The streets of Rome are so much quieter at 7:30am in the morning, which was the perfect time for breakfast consisting of a cappuccino and croissant each. After this, we walked to the Basilica di San Giovanni in Laterano (Basilica of St. John Lateran).
On the way, we saw this obelisk in the Piazza di S. Giovanni in Laterano. Apparently, this is the tallest Egyptian obelisk in the world. Although this obelisk was the last one brought to Rome, it may also hold the record for being the oldest obelisk in Rome. The obelisk was built by an Egyptian Pharaoh and later bought from Alexandria to Rome by sea and then used to decorate the spina (the raised centre part) of the Circus Maximus. After the Roman Empire fell, the Circus Maximus was abandoned and buried over time. This obelisk was found broken into three pieces during excavations carried out under Pope Sixtus V. It was then restored and relocated to the Piazza di S. Giovanni in Laterano, near the Lateran Palace (which used to be the main residence of the Pope before the Vatican).
Emperor Constantine got hold of the Lateran Palace through his wife Fausta, and later gave it to the Catholic Church. It then became the center of the church, comprising the papal residence and the cathedral of Rome. While the Pope no longer resides in the Lateran Palace, the Basilica of St. John Lateran is still the highest ranking Catholic Basilica in Rome, even ranking above St. Peter’s Basilica.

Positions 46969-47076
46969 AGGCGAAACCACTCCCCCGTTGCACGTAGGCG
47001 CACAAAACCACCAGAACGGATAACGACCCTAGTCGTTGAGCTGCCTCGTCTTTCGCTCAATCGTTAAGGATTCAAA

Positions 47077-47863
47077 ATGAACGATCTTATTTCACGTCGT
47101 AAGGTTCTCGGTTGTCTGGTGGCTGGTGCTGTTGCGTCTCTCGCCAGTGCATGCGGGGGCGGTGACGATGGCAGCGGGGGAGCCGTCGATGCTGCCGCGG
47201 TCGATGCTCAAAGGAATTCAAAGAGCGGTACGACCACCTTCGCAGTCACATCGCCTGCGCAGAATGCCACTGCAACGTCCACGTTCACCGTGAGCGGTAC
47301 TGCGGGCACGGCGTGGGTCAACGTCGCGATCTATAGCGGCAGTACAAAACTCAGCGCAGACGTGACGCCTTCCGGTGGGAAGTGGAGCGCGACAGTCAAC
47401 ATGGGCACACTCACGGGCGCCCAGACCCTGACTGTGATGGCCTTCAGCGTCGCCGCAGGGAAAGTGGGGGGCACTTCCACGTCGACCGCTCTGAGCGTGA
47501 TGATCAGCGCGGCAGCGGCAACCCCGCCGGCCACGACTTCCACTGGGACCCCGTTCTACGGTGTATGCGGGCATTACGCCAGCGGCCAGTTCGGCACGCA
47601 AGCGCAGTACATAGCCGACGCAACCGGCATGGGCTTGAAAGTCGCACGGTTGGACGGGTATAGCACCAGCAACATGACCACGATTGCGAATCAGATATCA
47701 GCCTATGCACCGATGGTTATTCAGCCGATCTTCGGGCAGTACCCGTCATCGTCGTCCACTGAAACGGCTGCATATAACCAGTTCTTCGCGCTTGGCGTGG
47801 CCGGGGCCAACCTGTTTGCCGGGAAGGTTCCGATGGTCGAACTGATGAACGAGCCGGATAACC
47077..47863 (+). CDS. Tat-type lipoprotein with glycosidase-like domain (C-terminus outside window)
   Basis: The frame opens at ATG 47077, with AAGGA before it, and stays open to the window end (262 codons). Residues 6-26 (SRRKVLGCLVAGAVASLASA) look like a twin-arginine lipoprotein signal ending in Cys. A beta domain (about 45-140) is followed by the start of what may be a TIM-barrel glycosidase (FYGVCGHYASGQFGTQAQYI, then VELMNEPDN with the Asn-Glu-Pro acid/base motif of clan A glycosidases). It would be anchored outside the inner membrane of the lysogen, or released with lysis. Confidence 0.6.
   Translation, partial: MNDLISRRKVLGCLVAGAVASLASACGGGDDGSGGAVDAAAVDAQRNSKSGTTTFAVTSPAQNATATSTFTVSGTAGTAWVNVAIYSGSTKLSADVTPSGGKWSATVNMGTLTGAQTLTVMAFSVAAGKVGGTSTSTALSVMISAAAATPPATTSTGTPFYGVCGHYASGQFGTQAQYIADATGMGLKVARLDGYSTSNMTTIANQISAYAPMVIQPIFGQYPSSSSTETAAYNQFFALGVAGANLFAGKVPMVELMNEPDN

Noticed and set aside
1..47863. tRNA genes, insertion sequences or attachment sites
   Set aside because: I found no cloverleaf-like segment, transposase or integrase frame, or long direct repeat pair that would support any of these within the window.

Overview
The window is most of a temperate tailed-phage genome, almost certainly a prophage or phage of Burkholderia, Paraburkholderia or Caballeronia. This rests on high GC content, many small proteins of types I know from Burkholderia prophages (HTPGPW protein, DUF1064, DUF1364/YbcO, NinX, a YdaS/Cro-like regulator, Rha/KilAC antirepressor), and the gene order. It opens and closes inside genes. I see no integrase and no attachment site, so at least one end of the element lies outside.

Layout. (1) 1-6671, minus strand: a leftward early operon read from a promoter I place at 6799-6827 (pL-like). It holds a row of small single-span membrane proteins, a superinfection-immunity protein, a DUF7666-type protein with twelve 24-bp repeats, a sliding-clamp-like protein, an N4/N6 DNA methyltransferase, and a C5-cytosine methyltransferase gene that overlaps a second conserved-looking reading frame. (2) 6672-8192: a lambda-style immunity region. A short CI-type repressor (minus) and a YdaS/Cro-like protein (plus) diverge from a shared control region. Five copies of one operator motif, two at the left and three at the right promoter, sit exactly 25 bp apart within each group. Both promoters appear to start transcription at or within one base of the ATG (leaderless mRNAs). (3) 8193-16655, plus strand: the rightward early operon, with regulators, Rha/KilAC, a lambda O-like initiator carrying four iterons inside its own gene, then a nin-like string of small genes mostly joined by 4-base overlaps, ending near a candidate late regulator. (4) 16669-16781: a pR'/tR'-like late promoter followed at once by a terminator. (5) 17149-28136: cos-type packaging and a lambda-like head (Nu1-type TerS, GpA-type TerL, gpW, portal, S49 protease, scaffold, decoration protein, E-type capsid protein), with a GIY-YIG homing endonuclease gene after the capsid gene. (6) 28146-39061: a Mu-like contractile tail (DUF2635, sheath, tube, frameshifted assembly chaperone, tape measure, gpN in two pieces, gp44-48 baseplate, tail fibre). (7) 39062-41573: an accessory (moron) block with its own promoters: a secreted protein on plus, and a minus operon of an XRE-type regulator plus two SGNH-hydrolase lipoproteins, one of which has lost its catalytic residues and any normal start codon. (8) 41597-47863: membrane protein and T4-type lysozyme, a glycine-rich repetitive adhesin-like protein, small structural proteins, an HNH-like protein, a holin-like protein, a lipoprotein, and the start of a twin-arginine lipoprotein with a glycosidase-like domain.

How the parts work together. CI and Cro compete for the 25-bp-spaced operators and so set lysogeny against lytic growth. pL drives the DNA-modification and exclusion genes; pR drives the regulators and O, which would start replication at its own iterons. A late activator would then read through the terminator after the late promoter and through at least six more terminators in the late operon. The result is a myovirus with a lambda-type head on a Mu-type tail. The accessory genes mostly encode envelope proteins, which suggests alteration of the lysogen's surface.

This church is so important because it contains the papal cathedra, which is the official seat of the Bishop of Rome (the Pope), symbolising his authority in the Catholic Church and so this is the place where his authority is officially associated. Of interest, a basilica is basically a title given to an important church with some spiritual or historical significance, while a cathedral is a church that contains the bishop’s throne. So, this building is a church, basilica, and a cathedral.
Of interest were the bronze doors, which were originally from the Curia Julia, the Senate House in the Roman Forum. The Altar of the Holy Sacrament is said to contain fragments of the table used at the Last Supper, and the columns on each side are thought to have come from the Temple of Jupiter on the Capitoline Hill. The confessio beneath the high altar houses the tomb of Pope Martin V. The word ‘confessio’ is used to describe the tomb of a saint or martyr whose lives confessed their faith and tends to be located beneath the high altar.
We next went to the nearby Scala Santa (Holy Stairs), which are believed to be the stairs that were located in the house of Pontius Pilate, brought to Rome by the mother of Emperor Constantine. These stairs may only be climbed on your knees because they are believed to be the ones that Jesus walked up before he was condemned by Pilate. If one does not wish to climb by knee, there are some stairs around the corner to walk up (or back down after ascending by knee).
These stairs lead up to the Sancta Sanctorum, so called because the wooden box is said to contain many holy relics. This area was located behind a lot of grating, so it was hard to get a good photo. Instead, I enjoyed admiring the ceiling in the chapel at the top of the stairs.